Protect the metro

The Metro is becoming a reality. The first leg is getting ready. The trial run has begun. The stations are getting ready. The foot over bridge is nearing completion at many stations. The stations have been named sensibly. The glass facade is being errected at many stations. The appearance is one of class and style that every Bangalorean can feel proud of whether or not he belongs to Karnataka.

Now comes the risk. Political groups and anti social elements who are used to damaging public property have another beautiful target. It is very essential that apart from the government and civic authorities, the average Bangalorean has to educate all concerned to protect the Metro establishments from any misuse or damage.

In public interest, well meaning Corporates and NGOs have to come foreward to educate the public and support the movement to protect Metro from any kind of vandalism. General public have to educated to keep the stations and trains clean sans any spitting and public nuisance of any sort. No hawkers and vendors should be permitted anywhere near the stations. No squatters should be encouraged.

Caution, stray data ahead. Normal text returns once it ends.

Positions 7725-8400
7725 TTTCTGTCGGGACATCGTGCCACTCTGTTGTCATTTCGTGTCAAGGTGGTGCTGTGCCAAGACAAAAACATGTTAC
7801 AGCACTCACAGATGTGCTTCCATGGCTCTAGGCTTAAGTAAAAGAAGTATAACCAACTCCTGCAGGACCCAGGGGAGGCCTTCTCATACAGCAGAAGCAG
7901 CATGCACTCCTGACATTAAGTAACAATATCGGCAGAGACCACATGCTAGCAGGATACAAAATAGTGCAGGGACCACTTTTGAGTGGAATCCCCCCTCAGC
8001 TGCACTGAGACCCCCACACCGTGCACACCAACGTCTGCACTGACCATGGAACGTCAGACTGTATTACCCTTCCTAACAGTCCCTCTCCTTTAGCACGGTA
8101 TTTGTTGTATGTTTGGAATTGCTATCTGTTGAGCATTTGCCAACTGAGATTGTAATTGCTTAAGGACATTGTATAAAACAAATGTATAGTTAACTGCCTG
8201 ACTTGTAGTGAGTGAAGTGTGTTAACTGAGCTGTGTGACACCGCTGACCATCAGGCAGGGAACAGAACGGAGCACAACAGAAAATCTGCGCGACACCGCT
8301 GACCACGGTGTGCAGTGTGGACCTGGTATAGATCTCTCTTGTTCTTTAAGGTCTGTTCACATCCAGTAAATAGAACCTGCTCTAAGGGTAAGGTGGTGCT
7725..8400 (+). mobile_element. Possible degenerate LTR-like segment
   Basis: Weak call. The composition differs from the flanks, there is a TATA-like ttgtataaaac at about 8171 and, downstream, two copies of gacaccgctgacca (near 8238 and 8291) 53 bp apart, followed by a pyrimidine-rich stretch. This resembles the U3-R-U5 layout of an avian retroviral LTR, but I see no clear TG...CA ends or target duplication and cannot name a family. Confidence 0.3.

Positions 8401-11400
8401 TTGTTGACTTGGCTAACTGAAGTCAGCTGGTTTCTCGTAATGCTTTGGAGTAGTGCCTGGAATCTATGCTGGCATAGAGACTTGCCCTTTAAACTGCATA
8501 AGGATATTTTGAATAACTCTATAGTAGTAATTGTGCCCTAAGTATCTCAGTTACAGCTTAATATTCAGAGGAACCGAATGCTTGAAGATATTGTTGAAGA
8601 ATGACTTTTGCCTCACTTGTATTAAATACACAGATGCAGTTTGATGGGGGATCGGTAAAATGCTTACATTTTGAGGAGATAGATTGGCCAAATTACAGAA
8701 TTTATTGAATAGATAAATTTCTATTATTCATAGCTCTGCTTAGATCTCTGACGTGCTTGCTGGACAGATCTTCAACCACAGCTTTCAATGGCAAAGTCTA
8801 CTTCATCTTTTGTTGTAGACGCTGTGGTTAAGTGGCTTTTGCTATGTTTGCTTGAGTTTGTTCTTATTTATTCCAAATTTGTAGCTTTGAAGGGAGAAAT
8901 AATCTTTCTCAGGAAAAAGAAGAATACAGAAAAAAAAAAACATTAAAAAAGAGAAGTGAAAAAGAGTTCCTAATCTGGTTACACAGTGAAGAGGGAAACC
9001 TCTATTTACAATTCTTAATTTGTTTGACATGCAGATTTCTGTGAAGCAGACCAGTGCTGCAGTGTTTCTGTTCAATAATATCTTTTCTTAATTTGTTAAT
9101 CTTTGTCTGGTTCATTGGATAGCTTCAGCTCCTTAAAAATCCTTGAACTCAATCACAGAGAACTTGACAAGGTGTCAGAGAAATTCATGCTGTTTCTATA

Women, Children and the elderly should feel safe at any time of the day and night to use the Metro. The Metro authorities should encourage user-volunteers who can keep vigil on Metro facilities and report.

Political parties including regional and linguistic groups should take a loud pledge in public glare that they will at no cost target the Metro establishments and property for any reason to express their ire on any issue however strong the cause may be. This is very essential as we see Bangalore transforming into a world-class city.

I appeal to all concerned to express their solidarity to protect Namma Metro: trains, platforms, stairs, glass facade, neon signs, utilities et al.

1 Comment

  1. Sir,

    I appreciate the sincerity and concern with which you have written this post. However, I do need to point out one thing:

    I don’t think it’s right to prevent hawkers or vendors from operating near the stations. As long as there is some sort of system designed to prevent congestion, hawkers or vendors shouldn’t pose any problems and in fact, can provide vital services to daily commuters.

    I lived in Mumbai for sometime and one of the greatest assets of the local train system there is the access to all sorts of products ranging from daily provisions to umbrellas during the monsoon to breakfast items for a hurried morning commuter – all of which can be found near the train stations. I repeat, we need to ensure that sort of working system is put in place, but banning hawkers and vendors is not only adverse but also downright impractical.

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